The RatMilad spyware was discovered by mobile security firm Zimperium who warned that the malware could be used for cyber espionage, extortion, or to eavesdrop on victim’s conversations.
“Similar to other mobile spyware we have seen, the data stolen from these devices could be used to access private corporate systems, blackmail a victim, and more,” warned a new report by Zimperium Labs shared with BleepingComputer before publication.
“The malicious actors could then produce notes on the victim, download any stolen materials, and gather intelligence for other nefarious practices.”
Distributed through fake Android apps
The spyware is distributed through a fake virtual number generator used for activating social media accounts called “NumRent.” When installed, the app requests risky permissions and then abuses them to sideload the malicious RatMilad payload.
The main distribution channel for the fake app is Telegram, as NumRent, or other trojans carrying RatMilad, aren’t available on the Google Play Store or third-party stores.
The RatMilad threat actors have also created a dedicated website to promote the mobile remote access trojan (RAT) to make the app appear more convincing. This website is promoted through URLs shared on Telegram or other social media and communication platforms.
After successfully installing in a victim’s device, RatMilad hides behind a VPN connection and attempts to steal the following data:
- Basic device information (model, brand, buildID, Android version)
- Device MAC address
- Contact list
- Call logs
- Account names and permissions
- Installed applications list and permissions
- Clipboard data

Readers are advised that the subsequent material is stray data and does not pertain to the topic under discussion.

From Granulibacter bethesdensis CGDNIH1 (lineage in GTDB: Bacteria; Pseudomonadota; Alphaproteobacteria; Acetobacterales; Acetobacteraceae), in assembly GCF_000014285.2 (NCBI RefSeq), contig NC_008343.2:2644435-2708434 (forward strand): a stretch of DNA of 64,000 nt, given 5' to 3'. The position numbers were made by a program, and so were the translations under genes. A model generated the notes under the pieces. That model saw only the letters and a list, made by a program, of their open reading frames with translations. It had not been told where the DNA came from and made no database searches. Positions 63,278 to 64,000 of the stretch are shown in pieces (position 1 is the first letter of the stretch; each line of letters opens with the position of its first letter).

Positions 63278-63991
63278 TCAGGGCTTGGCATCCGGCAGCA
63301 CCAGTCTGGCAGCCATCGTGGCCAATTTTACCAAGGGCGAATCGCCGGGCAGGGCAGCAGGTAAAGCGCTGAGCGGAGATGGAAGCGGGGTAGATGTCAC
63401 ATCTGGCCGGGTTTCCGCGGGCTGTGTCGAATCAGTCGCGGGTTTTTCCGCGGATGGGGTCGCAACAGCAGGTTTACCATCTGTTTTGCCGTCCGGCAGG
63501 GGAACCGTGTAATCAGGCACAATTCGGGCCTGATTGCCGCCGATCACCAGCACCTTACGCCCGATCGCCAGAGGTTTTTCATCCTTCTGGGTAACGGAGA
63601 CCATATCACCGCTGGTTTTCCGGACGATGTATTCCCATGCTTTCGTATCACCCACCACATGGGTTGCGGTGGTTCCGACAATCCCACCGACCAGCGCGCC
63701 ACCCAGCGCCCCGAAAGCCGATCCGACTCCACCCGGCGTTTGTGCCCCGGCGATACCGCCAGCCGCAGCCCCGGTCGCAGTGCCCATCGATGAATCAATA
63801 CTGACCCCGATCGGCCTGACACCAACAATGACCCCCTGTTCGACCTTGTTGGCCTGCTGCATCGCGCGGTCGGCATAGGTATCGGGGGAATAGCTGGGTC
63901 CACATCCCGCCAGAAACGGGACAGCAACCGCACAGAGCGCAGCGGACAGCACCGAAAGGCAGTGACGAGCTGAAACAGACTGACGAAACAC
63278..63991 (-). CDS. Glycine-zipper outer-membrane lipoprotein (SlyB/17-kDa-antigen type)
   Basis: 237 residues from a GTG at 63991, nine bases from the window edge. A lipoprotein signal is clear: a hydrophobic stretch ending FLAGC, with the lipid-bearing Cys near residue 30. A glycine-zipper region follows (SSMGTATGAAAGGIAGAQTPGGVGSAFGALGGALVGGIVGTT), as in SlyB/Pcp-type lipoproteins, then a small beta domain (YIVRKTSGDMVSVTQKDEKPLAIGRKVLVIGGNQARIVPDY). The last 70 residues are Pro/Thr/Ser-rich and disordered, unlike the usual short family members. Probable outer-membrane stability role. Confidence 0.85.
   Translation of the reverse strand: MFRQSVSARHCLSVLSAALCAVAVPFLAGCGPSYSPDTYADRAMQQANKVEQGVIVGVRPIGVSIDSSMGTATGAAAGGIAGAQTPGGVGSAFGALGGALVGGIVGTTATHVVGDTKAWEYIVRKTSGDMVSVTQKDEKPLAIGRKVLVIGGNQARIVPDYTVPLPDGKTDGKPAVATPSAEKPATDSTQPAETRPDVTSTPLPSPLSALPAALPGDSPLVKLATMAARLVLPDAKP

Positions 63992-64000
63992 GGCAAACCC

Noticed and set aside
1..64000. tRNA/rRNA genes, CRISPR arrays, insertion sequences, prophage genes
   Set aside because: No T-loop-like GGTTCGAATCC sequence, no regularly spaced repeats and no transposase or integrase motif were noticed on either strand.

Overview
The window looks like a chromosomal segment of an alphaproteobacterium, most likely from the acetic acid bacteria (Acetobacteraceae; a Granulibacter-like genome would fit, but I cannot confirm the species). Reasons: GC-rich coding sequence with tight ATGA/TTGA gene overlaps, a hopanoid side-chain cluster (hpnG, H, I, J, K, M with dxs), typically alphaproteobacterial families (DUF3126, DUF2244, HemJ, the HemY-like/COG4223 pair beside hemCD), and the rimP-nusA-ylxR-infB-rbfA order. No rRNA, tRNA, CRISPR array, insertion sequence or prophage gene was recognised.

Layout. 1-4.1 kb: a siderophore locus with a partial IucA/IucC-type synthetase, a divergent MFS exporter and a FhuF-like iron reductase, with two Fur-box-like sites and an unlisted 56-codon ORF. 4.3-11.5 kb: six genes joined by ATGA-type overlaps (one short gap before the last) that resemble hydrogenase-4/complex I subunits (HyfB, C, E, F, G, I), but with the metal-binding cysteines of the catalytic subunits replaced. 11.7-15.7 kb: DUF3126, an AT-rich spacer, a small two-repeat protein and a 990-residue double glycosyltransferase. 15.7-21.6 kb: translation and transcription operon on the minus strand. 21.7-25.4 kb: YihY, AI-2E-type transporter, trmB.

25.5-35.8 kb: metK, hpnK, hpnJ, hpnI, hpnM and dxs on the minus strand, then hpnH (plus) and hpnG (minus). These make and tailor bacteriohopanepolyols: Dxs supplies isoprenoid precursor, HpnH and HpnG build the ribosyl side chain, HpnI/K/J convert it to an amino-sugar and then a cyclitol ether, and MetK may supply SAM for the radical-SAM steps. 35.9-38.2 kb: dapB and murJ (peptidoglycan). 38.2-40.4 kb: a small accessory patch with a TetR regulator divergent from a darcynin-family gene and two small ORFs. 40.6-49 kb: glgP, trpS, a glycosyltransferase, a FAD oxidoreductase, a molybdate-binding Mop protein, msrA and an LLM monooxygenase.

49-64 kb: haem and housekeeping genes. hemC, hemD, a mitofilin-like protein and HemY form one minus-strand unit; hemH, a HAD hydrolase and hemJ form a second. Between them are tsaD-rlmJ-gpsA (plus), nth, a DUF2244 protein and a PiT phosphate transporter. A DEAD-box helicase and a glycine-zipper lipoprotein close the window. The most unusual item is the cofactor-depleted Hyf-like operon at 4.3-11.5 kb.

- GPS location data
- SIM information (number, country, IMEI, state)
- File list
- File contents
Moreover, RatMilad can perform file actions such as deleting files and stealing files, modifying the permissions of the installed app, or even using the device’s microphone to record audio and eavesdrop on the room.
These capabilities are more than enough for collecting corporate information, personal details, private communications, photos, videos, documents, etc.
Zimperium discovered RatMilad after the spyware failed to load on a customer’s device and proceeded to analyze the malware.
“Spyware such as RatMilad is designed to run silently in the background, constantly spying on its victims without raising suspicion,” explains Zimperium’s report.
“We believe the malicious actors responsible for RatMilad acquired the code from the AppMilad group and integrated it into a fake app to distribute to unsuspecting victims.”
From the evidence, Zimperium concludes that the operators of RatMilad are following a random-target approach instead of running a laser-focused campaign.
At the time of the investigation, the Telegram channel used for distributing the spyware was viewed over 4,700 times and counted over 200 external shares.
To protect yourself from Android spyware infections like this one, always avoid downloading apps outside the Google Play Store, run an AV scan on newly downloaded APKs, and carefully review the requested permissions during installation.